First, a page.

2019 Inductees

The Disability Rights Hall of Fame Selection Committee and NYSILC Board of Directors were honored to recognize five inductees to the 2019 NYS Disability Rights Hall of Fame, Thursday, June 13, 2019.  The following people have been outstanding leaders and advocates for people with disabilities in New York State, and beyond. 

Here is the complete program for the event: 2019 HOF Program

Bruce Darling has spent more than three decades advocating for the rights of people with disabilities. In his many roles - as CEO of the Center for Disability Rights and the Rochester-based Regional Center for Independent Living; president of the National Council on Independent Living; vice-chair of the New York State Independent Living Council (NYSILC), and national organizer for ADAPT.

Maria Dibble entered the disability rights arena in the early 1980s, a time when “accessibility” was little more than a word in the dictionary for those outside the disability community. In New York’s Southern Tier, that began to change when Maria, newly graduated from college, rejected suggestions that she seek employment in a sheltered workshop and co-founded the Southern Tier Independence Center (STIC).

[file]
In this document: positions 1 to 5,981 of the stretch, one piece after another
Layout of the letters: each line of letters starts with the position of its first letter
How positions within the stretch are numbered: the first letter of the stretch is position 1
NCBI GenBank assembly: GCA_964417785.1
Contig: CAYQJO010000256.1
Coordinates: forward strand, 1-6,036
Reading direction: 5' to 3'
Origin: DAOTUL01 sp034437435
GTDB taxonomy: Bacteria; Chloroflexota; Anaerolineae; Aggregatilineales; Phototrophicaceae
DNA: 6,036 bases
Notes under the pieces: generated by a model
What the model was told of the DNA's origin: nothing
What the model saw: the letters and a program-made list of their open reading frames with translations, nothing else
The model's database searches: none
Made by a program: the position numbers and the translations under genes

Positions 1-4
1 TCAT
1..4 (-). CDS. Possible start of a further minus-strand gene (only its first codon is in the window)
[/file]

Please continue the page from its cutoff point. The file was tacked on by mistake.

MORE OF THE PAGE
Denise Figueroa’s personal experiences with disability influenced her decision to pursue a life of advocacy – a decision that was sealed during her years at Brooklyn College, when she met other students with disabilities involved in the burgeoning disability rights movement. She earned the Dr. Vera B. Dowd Award for College and Community Service, City of New York, while still an undergraduate, for her volunteer efforts advocating for disability rights in educational settings. 

Over her five-decade career as a disability rights advocate, Bobbi Linn has served as a role model demonstrating how a person with a significant developmental disability can run an agency and serve as a community leader, and how a person with a speech disability can effectively speak out for change.

In 1952, Vocational Rehabilitation evaluators advised 17-year-old Sandra Schnur to go into basket weaving. She informed them that she wanted to go to college – a request that led her to be labeled “uncooperative.” Despite this discouragement, Sandra earned both a bachelor’s degree from Hunter College and a master’s from New York University, both in counseling.